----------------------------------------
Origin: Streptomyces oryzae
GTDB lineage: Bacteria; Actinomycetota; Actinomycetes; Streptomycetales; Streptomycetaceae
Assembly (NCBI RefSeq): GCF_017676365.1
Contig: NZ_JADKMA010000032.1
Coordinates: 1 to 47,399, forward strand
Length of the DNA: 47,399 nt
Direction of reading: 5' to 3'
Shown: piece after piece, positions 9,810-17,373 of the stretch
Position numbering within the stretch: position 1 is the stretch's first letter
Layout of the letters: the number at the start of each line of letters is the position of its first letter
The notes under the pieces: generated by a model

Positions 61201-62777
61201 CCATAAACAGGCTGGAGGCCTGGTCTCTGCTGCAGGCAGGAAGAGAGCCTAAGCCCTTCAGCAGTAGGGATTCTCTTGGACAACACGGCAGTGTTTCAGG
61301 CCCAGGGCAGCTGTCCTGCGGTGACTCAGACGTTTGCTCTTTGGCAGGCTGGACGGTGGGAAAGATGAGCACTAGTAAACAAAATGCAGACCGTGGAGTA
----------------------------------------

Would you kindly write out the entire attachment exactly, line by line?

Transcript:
Origin: Streptomyces oryzae
GTDB lineage: Bacteria; Actinomycetota; Actinomycetes; Streptomycetales; Streptomycetaceae
Assembly (NCBI RefSeq): GCF_017676365.1
Contig: NZ_JADKMA010000032.1
Coordinates: 1 to 47,399, forward strand
Length of the DNA: 47,399 nt
Direction of reading: 5' to 3'
Shown: piece after piece, positions 9,810-17,373 of the stretch
Position numbering within the stretch: position 1 is the stretch's first letter
Layout of the letters: the number at the start of each line of letters is the position of its first letter
The notes under the pieces: generated by a model

Positions 61201-62777
61201 CCATAAACAGGCTGGAGGCCTGGTCTCTGCTGCAGGCAGGAAGAGAGCCTAAGCCCTTCAGCAGTAGGGATTCTCTTGGACAACACGGCAGTGTTTCAGG
61301 CCCAGGGCAGCTGTCCTGCGGTGACTCAGACGTTTGCTCTTTGGCAGGCTGGACGGTGGGAAAGATGAGCACTAGTAAACAAAATGCAGACCGTGGAGTA